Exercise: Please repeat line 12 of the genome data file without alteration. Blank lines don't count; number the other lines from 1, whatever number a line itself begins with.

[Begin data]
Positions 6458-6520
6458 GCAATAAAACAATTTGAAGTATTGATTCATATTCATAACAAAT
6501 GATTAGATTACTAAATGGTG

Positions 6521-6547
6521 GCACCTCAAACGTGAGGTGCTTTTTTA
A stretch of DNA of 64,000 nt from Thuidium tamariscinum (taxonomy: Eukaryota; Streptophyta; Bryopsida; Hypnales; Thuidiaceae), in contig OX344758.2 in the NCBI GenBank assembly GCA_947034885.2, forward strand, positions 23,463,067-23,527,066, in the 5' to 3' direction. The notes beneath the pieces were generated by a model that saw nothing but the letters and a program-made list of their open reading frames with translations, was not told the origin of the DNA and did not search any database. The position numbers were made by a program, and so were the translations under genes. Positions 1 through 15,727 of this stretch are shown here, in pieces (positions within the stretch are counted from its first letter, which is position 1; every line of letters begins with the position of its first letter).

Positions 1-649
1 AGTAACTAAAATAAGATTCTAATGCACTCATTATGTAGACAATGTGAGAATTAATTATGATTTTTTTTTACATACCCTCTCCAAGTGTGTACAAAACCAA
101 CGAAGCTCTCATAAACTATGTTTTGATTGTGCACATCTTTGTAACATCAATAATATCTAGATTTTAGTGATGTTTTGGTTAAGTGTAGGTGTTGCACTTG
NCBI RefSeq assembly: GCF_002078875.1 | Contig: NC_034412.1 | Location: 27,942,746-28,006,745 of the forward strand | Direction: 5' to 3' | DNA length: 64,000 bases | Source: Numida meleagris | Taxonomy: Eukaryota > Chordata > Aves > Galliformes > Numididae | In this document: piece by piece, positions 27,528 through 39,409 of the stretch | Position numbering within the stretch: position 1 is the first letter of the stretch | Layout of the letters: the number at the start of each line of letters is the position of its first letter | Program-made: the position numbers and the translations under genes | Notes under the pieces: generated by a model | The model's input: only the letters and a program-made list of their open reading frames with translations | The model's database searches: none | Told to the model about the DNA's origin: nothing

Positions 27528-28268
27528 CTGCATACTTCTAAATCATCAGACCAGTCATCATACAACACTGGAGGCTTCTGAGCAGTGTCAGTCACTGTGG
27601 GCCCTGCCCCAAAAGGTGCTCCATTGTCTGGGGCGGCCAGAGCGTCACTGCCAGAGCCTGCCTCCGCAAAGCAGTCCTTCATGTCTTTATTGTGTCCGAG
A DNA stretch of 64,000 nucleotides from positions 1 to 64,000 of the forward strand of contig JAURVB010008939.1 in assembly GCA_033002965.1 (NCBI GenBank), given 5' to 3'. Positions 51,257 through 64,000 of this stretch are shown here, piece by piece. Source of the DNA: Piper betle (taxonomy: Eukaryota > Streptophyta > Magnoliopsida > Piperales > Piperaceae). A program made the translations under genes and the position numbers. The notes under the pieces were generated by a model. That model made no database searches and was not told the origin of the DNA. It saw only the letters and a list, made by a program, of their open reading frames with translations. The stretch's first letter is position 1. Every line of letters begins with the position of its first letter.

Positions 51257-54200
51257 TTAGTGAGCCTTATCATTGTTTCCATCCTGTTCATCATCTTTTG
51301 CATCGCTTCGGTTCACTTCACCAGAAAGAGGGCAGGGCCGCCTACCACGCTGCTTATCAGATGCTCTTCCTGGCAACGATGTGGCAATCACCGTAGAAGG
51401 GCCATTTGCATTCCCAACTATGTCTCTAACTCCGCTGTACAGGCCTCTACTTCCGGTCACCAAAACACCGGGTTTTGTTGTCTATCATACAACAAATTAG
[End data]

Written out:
27528 CTGCATACTTCTAAATCATCAGACCAGTCATCATACAACACTGGAGGCTTCTGAGCAGTGTCAGTCACTGTGG